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Triclosan and Antibiotics resistance

4. When are bacteria said to be “resistant”?

    The SCCS opinion states:

    The terms employed in the context of this mandate are defined below in order to avoid confusion in the definitions used to describe the level and type of resistance reported.

    There are several definitions of resistance to antimicrobials biocides or/and antibiotics and several terms used to describe similar phenomena in the literature. A literal/biological definition of resistance is the capacity of bacteria to withstand the effects of a harmful chemical agent.

    The following definitions are based partly on those put forward by Chapman and colleagues (Chapman 1998, Chapman et al. 1998), Russell and colleagues (Hammond et al. 1987, Russell 2003) and Cloete (2003), and the recent SCENIHR opinion (2009).

    The practical meaning of antibiotic resistance is to describe situations where (i) a strain is not killed or inhibited by a concentration attained in vivo, (ii) a strain is not killed or inhibited by a concentration to which the majority of strains of that organism are susceptible or (iii) bacterial cells that are not killed or inhibited by a concentration acting upon the majority of cells in that culture.

    When non-antibiotic agents (i.e. triclosan or other biocides) are considered, the word “resistance” is used in a similar way where a strain is not killed or inhibited by a concentration attained in practice (the in-use concentration) and in situations (ii) and (iii) described above.

    These definitions reflect those given by EFSA whereby “antimicrobial susceptibility or resistance is generally defined on the basis of in vitro parameters. The terms reflect the capacity of bacteria to survive exposure to a defined concentration of an antimicrobial agent, but different definitions are used depending on whether the objective of the investigation is clinical diagnostics or epidemiological surveillance” (EFSA 2008)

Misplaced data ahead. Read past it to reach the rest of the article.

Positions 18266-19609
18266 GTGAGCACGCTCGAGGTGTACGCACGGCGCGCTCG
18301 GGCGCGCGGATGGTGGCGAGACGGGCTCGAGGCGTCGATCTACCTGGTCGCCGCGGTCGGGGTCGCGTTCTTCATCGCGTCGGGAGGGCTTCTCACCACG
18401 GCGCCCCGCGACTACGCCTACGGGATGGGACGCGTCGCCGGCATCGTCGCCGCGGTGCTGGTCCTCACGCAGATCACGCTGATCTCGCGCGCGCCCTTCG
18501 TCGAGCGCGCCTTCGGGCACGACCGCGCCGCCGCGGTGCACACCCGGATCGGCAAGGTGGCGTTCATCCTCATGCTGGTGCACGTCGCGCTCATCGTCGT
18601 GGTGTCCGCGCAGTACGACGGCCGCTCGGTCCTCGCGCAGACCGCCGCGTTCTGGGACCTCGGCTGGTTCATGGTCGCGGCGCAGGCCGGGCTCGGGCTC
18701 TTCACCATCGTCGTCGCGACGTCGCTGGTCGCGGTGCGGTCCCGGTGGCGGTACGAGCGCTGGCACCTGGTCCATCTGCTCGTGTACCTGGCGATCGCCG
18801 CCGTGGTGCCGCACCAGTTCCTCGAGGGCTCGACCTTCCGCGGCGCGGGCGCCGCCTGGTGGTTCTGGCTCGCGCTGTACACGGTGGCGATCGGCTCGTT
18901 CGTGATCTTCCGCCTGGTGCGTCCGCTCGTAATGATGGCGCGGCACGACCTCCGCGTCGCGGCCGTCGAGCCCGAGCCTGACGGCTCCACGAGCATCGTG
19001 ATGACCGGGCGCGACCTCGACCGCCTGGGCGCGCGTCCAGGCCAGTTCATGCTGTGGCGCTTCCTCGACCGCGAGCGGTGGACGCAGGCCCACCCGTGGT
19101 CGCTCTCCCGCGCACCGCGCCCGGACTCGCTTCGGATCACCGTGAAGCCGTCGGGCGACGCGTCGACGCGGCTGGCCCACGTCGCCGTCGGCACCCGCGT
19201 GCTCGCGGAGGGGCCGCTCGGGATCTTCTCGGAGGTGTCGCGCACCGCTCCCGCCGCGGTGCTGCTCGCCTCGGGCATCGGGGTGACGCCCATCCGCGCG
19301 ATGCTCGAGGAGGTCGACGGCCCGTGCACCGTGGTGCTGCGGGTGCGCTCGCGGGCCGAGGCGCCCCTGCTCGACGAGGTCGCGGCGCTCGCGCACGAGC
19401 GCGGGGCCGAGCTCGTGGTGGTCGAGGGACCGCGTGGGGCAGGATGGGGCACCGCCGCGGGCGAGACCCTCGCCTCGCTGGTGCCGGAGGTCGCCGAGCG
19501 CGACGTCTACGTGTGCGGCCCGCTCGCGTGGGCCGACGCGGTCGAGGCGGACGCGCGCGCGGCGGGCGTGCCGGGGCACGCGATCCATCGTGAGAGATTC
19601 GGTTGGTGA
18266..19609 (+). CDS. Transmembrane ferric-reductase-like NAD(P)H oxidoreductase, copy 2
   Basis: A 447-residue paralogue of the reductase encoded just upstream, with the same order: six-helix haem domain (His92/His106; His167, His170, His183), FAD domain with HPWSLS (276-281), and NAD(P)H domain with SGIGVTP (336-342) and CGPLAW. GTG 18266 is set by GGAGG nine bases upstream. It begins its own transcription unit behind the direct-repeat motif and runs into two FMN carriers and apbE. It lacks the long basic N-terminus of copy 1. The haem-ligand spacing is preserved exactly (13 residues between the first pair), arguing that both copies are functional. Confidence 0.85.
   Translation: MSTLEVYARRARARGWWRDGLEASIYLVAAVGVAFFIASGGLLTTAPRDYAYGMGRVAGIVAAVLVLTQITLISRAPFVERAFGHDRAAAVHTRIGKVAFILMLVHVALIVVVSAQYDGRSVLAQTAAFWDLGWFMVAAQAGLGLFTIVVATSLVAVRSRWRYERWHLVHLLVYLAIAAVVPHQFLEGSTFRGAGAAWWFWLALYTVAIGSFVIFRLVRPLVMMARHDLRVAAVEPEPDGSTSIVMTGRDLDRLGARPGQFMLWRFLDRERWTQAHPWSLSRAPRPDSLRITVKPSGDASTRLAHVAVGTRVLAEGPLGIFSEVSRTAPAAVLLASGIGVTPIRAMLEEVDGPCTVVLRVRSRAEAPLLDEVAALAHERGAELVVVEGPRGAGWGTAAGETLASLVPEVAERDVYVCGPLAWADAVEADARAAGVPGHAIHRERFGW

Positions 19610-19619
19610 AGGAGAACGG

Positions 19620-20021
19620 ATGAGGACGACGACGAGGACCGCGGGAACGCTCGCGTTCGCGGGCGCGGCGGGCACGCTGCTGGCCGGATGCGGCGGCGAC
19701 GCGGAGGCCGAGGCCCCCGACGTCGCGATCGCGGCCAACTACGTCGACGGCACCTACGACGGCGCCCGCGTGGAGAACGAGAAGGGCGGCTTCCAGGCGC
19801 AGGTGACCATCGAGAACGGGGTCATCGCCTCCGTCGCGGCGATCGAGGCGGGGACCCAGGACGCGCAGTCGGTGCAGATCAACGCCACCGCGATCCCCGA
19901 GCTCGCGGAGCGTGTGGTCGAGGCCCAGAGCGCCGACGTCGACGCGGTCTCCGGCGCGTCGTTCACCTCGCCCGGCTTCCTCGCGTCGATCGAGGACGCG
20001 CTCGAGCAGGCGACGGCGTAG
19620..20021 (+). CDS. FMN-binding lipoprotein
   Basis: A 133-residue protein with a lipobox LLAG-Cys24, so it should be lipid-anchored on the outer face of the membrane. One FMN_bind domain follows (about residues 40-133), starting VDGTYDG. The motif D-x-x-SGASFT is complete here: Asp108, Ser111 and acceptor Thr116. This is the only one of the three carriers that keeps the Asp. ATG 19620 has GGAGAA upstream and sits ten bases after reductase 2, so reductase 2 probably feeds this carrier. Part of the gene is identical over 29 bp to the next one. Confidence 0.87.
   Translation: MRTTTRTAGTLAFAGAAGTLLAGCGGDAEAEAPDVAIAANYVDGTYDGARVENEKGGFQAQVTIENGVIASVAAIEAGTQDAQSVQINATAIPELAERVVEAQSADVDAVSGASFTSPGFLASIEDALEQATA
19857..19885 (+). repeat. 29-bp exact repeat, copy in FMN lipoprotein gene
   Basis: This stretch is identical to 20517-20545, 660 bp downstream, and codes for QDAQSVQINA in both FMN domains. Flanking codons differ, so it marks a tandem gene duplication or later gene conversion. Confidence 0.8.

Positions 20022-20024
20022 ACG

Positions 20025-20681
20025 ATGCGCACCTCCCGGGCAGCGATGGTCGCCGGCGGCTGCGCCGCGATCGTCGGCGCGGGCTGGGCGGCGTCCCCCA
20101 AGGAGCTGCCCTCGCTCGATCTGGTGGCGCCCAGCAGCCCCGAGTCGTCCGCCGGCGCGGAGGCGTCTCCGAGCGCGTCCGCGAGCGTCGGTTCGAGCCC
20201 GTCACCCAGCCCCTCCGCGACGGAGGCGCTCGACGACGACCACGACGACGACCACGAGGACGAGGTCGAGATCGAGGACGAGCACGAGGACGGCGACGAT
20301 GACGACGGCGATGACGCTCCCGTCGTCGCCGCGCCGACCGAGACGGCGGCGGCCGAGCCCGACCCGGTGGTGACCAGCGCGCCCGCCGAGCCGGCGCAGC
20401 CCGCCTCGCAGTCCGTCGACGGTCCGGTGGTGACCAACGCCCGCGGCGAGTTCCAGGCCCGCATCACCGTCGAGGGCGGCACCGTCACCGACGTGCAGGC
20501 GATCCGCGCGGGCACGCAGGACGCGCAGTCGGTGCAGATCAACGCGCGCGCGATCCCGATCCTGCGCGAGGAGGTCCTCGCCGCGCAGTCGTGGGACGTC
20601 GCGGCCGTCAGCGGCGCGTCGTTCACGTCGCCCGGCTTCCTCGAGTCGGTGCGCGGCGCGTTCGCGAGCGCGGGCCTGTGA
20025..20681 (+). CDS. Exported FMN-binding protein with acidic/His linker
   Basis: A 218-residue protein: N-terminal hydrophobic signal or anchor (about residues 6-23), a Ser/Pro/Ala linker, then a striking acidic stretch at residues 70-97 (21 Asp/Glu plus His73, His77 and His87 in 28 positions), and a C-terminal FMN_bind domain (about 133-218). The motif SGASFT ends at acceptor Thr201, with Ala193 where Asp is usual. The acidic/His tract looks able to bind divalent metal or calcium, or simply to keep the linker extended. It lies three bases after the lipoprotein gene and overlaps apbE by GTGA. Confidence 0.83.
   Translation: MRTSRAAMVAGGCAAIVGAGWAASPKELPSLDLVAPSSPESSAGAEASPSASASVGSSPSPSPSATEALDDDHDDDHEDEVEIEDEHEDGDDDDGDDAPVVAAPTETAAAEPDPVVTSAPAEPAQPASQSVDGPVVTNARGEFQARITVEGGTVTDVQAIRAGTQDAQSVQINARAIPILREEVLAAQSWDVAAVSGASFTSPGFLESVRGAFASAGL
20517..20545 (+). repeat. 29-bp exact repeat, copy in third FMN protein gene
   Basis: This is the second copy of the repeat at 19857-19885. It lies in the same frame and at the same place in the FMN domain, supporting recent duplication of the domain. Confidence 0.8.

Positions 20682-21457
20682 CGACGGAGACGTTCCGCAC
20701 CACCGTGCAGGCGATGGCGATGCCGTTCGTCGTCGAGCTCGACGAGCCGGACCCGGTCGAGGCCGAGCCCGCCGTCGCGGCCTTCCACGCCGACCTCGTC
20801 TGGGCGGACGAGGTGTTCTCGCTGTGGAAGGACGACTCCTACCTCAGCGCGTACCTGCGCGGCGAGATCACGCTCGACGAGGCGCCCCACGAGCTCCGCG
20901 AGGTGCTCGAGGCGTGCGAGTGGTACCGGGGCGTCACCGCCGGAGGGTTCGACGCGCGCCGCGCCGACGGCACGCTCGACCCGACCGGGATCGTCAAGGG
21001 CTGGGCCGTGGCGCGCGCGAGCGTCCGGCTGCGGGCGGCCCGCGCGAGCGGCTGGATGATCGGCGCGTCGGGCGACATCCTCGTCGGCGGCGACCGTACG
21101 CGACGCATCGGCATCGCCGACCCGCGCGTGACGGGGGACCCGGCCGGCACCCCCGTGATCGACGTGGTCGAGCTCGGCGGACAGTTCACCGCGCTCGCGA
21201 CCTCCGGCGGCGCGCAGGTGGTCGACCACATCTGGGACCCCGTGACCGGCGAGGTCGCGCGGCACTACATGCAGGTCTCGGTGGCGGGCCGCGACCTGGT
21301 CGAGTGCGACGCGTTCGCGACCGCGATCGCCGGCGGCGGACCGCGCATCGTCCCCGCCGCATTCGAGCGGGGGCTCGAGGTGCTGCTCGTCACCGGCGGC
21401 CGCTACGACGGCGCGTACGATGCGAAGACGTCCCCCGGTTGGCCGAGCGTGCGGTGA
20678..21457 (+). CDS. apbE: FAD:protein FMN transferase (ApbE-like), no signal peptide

The term 'Multi-Drug Resistant’ (MDR) applies to a bacterium that is simultaneously resistant to a number of antibiotics belonging to different chemical classes by using various mechanisms (Depardieu et al. 2007).

    The term “co-resistant” is used to denote a strain possessing a biochemical mechanism that inhibits the activity of several antibiotics belonging to the same structural family (e.g. ß- lactamase and ß-lactams). When the transfer of resistance determinants occurs, co- resistance specifically refers to genetic determinants (such as integrons, transposons or plasmids) encoding for unrelated resistance mechanisms, that are transferred in a single event and expressed jointly in a new bacterial host.

    The term “cross-resistant” is used to denote a strain possessing a resistance mechanism that enables it to survive the effects of several antimicrobial molecules with mechanism(s) of action that are related or overlap.

    Other terms such as “insusceptibility” and “tolerance” have been used in the published literature. Insusceptibility refers to an intrinsic (innate) property of a micro-organism, such as cell layer impermeability in mycobacteria and Gram-negative bacteria. Tolerance denotes a reduced susceptibility to an antimicrobial molecule characterised by a raised minimum inhibitory concentration (MIC), or a situation in which a preservative system no longer prevents microbial growth.

    Source & ©: SCCS,  Opinion on triclosan (antimicrobial resistance) (2010) , p.14

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